Imprint Cytology in the Diagnosis of Upper Gastrointestinal Lesions
*Keya SA,1 Saha NK,2 Alam MJ,3 Ullah P,4 Shariar S,5 Hira AD,6 Ahmed NU,7 Islam N8
Endoscopic biopsy and cytology are well established techniques for the diagnosis of upper gastrointestinal tract malignances. Imprint cytology is a touch smear preparation which helps to diagnose malignant cell easily. This cross sectional study was done to see imprint cytological patterns of benign and malignant lesions of upper gastrointestinal tract, to find out histopathological diagnoses and to compare imprint cytological diagnoses with histopathological diagnoses. Biopsy materials from 100 patients were obtained by endoscopist using video endoscope and were subjected to imprint smear technique followed by histopathological examination of the same materials. Cytological and histopathological diagnoses were compared using appropriate statistical methods. Among the 100 cases, 57(57%) were male & 43(43%) were female with a mean age of 56.7 years. Out of 100 cases, gastric, esophageal and duodenal lesions were 63(63%), 32(32%) and 5(5%) respectively. Misinterpretation on cytological evaluation was seen in only 6 cases. The overall sensitivity, specificity, positive predictive value, negative predictive value and diagnostic accuracy of imprint cytology were 98.46%, 91.42%, 95.52%, 96.97% and 96% respectively. The findings of the present study indicate that imprint cytological method is a reliable technique for rapid diagnosis of upper GIT lesions as it is simple, accurate and cost effective. Diagnosis can be provided within an hour of endoscopic procedure by the imprint smear technique.
[Journal of Histopathology and Cytopathology, 2018 Jan; 2 (1):23-29]
Keywords: Imprint cytology, Upper Gastrointestinal Lesions
- *Dr. Shamim Ara Keya, Lecturer of Pathology, Shaheed Suhrawardy Medical College, Dhaka. firstname.lastname@example.org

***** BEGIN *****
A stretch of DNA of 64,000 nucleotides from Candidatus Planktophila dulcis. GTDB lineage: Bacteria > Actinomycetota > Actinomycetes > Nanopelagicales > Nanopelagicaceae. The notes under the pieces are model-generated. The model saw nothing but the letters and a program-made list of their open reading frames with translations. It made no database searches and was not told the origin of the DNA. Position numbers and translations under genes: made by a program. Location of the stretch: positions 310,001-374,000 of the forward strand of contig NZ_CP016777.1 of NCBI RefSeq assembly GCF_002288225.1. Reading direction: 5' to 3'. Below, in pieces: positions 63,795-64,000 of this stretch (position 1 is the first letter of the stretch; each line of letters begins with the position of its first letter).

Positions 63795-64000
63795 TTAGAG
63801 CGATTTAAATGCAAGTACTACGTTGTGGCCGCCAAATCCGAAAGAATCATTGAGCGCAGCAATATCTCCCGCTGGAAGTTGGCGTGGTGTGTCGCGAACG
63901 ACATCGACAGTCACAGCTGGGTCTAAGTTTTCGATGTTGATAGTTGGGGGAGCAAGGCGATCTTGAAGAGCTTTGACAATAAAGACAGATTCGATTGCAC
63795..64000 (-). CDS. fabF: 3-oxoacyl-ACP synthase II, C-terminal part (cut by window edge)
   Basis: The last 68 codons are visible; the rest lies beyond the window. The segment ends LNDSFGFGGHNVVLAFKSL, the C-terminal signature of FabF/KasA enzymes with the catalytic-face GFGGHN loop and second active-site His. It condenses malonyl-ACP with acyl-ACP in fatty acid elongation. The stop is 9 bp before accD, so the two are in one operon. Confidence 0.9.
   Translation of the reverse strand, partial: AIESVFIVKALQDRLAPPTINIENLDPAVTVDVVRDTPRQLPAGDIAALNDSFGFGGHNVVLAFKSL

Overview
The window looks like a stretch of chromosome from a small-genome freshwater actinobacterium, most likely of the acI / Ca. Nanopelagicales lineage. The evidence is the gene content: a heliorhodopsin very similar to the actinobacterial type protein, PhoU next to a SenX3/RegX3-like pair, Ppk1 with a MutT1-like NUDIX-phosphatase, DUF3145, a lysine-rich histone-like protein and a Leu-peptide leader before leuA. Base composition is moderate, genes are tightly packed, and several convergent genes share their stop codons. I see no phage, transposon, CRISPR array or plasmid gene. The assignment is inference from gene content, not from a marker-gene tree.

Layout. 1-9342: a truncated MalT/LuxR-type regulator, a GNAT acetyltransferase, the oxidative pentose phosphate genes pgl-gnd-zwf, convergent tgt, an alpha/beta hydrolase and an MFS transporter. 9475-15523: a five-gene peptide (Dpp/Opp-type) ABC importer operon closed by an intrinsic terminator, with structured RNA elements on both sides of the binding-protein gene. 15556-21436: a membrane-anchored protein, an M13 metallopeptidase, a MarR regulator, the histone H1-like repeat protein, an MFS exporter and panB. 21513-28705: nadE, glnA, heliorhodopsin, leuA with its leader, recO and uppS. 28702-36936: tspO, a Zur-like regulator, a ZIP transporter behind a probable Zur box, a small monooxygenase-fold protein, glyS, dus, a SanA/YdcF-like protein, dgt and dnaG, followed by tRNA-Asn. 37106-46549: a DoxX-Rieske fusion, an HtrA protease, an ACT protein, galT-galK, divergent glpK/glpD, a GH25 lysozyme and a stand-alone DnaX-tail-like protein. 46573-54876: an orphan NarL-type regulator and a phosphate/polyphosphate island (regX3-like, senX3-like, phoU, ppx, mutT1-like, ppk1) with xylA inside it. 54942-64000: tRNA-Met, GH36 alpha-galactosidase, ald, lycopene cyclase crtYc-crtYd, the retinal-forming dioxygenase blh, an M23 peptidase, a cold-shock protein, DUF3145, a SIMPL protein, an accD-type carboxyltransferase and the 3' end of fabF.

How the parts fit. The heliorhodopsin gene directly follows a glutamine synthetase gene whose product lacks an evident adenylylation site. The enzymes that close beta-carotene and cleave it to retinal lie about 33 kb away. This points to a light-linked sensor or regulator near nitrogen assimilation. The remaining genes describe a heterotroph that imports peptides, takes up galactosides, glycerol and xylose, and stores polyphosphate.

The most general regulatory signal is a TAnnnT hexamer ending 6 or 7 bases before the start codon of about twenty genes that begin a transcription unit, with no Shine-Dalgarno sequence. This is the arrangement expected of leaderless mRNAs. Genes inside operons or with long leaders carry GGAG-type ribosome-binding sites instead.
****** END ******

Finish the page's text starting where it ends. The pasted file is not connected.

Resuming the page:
- Professor Dr. Naba Kumar Saha, Professor and Head, Department of Pathology, Sylhet MAG Osmani Medical College, Sylhet.
- Md. Jahangir Alam, Associate Professor and Head, Department of Gastroenterology, Sylhet MAG Osmani Medical College, Sylhet.
- Parash Ullah, Medical Officer, Department of Medicine, Shaheed Suhrawardy Medical College Hospital, Dhaka.
- Sakib Shariar, Pathologist, Bangladesh Railway Hospital, Chittagong.
- Ananda Dyuti Hira, Pathologist, Khulna Medical College, Khulna.
- Nasir Uddin Ahmed, Pathologist, Faridpur Medical College, Faridpur.
- Nazmul Islam, Assistant Professor of Pathology, Army Medical College, Comilla.
Any portion of the gastrointestinal tract may be affected by malignancy. The highest incidence of malignancy is in the esophagus, stomach and colorectal region. In fact esophagogastric and colorectal malignancies are amongst the commonest cancers in humans.1 Worldwide, gastric adenocarcinoma is the second most common cancer.2 Endoscopic biopsy and cytology are well established techniques for the diagnosis of upper gastrointestinal tract malignancies. Now a days, various cytologic techniques like brush cytology, crush preparation, touch smear or imprint cytology are commonly used along with routine endoscopic biopsy.3
Imprint cytology from endoscopic biopsy is highly sensitive and specific technique for the diagnosis of upper GI malignancy. Imprint cytology showed an overall accuracy of 97.6%, 100% and 100% for the diagnosis of malignancies of esophagus, stomach and duodenum respectively.4 But there is no systemic study on imprint cytology of gastrointestinal lesions in our country. Imprint cytology can act as an adjunct to histopathology as it increases the diagnostic efficacy and saves time but definitely it cannot replace histopathology as chances of false positives are high.5 Imprint cytology is a special variation of applied cytology that can be used for various purposes.6 Sometimes endoscopic biopsy fails to make a definitive histological diagnosis due to inadequate tissue from small lesion where tissues are distorted during histological processing; in that case imprint cytology may be useful in diagnosing upper gastrointestinal tract malignancy.7 In this study, imprint smears were taken before keeping the endoscopic specimens in fixative for histopathological examination. Endoscopic biopsy is an essential part of the evaluation of gastrointestinal pathology. In the diagnosis of upper GI lesions, histopathological examination is considered gold standard but is time-consuming when compared to cytology. Most gastroenterologists and patients would like to get an immediate opinion regarding the adequacy of biopsy and nature of the lesion. Imprint cytology is a simple, rapid, reliable and cost effective method and it alone can serve as a useful tool for an immediate diagnosis within an hour after endoscopic procedure. Imprint cytology lets the surgeon to plan a therapeutic strategy approximately one week earlier.4,8 With this background, this study was designed to find out imprint cytological patterns of benign and malignant lesions of upper gastrointestinal tract, to find out histopathological diagnoses and to compare imprint cytological diagnoses with histopathological diagnoses.